Understory, a Madison startup whose ultra-local weather sensors can tell if a hailstorm that pelted your roof or a downpour that flooded your street left damage in its wake, is heading into a year of explosive growth.
Understory generates real-time weather data for use by insurance companies, agriculture and emergency government.
Today, people in five U.S. metro areas and farmers in Argentina are getting access to the specialized weather impact reports, ranging from home-by-home wind or hail damage to the prime time to pluck crops from farm fields.
The company also is launching a new service: Identifying areas with high pollution levels and offering recommendations to improve the air quality. The service, called Atmosphere, was announced last week at the Sustainable Innovation Forum in Poland.
Understory’s Atmosphere service has kicked off in Dallas, and the company plans to expand its availability to cities around the globe in 2019.
Along with the anticipated growth in the company’s potential client base will come a surge in manufacturing and employment that could benefit the Madison area, CEO Alex Kubicek said.
The big push is possible, in large part, thanks to $7.5 million that Understory recently raised from nine investors, led by Madison-based 4490 Ventures with some funding from Revolution’s Rise of the Rest Seed Fund.
Revolution, a Washington, D.C., investment firm founded by Steve Case, the former CEO of AOL, invests in young companies that disrupt the norm, primarily between the East and West coasts. The $150 million Rise of the Rest fund was established in 2017, named after Revolution’s Rise of the Rest tours to highlight innovative, young companies inside the coasts.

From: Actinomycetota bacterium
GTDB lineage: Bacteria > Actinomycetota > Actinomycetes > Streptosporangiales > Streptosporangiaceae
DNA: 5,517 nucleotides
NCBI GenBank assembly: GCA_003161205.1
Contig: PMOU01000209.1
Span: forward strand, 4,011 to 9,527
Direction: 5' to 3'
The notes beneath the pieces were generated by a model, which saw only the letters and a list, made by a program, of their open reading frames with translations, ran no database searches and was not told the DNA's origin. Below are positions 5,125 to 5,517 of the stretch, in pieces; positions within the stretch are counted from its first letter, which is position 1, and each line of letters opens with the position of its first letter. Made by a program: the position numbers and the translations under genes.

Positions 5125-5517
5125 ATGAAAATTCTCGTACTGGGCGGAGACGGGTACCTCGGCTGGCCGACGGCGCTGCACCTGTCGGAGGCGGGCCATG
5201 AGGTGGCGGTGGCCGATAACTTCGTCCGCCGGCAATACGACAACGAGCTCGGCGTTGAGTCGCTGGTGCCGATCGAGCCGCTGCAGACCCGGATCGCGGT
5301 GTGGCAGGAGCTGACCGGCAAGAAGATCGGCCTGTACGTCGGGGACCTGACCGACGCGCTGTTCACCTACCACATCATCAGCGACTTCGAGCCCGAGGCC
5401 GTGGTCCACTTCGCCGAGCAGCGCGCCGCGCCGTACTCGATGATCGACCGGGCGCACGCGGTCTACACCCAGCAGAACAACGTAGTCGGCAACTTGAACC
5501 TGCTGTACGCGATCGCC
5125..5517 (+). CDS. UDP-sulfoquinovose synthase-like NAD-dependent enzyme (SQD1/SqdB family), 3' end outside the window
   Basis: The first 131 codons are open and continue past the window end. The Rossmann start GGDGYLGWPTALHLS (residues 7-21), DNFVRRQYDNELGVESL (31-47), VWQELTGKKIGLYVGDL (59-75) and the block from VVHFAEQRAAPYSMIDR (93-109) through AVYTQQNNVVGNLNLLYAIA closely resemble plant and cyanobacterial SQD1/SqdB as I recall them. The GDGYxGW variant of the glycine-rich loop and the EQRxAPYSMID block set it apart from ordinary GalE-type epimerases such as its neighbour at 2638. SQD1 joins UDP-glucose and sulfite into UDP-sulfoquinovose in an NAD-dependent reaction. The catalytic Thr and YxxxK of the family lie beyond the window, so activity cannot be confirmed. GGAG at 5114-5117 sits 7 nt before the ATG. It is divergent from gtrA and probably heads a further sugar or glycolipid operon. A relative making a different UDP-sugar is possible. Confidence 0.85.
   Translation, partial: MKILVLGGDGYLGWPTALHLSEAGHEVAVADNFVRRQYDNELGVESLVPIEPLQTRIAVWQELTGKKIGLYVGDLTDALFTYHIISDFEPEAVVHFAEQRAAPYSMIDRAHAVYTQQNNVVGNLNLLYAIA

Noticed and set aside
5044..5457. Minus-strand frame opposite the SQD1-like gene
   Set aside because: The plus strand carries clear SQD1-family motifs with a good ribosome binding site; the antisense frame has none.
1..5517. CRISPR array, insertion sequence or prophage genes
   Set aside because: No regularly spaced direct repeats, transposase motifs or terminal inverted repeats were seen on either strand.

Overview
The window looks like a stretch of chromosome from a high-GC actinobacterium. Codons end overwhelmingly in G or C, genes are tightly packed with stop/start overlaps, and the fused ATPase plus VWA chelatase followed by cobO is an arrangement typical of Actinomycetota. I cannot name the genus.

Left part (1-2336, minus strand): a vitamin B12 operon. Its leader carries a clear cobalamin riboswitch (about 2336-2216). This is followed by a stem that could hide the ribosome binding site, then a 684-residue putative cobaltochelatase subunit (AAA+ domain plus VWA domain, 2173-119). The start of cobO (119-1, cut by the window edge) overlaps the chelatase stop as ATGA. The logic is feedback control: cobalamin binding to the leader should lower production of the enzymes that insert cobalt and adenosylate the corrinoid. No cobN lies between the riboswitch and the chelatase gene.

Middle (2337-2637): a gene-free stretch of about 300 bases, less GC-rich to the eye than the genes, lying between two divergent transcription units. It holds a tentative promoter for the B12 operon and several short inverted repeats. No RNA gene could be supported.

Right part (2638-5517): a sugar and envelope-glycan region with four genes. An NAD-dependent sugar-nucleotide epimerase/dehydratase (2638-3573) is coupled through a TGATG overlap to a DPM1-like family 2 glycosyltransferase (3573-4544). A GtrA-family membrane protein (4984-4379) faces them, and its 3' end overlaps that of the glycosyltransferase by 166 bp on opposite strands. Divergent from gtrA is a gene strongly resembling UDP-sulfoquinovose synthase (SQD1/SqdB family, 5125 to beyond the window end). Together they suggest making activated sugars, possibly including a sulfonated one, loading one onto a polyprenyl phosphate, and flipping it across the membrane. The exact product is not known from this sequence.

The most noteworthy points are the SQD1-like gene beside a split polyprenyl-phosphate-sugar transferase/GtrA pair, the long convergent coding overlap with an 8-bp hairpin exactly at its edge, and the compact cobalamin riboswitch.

The Rise of the Rest tour, a startup pitch contest, came to Madison in 2014 and awarded $100,000 to Solomo Technology, a shopper location analytics company that closed in 2017. Only one other Wisconsin company — Lanehub, a Green Bay shipping logistics firm — has received Rise of the Rest funds.
“Understory is powering innovation in weather data infrastructure with its sensor networks and on-the-ground insights,” Case said. He said he thinks the company can “redefine real-time weather information for insurance, agriculture, academics, utility companies and more.”
Understory’s Kubicek said he’s very excited to have Rise of the Rest come on board. “We are looking to bring in some of the best talent ... and (the support of) Rise of the Rest gives us the capability to do that,” he said.
Kubicek said with the additional money in hand, Understory will be able to expand. “This will get us to the next stage,” he said.
Understory, founded in 2012, currently has 15 employees, including 12 at the company’s offices at 316 W. Washington Ave. Kubicek said he expects to double that number over the next year, with most of the increase in Madison.
“We see a lot of people who want to move from the coasts to Madison” because they can afford to buy a house and start a family here, he said. “They think of Madison as the land of tech and babies.”
Detecting damage, plant growth
The basis of Understory’s weather stations is a metal globe about the size of a soccer ball that contains most of the weather sensors and has no external moving parts. The base contains a circuit board and processing equipment that collects the data which is stored in the computer cloud.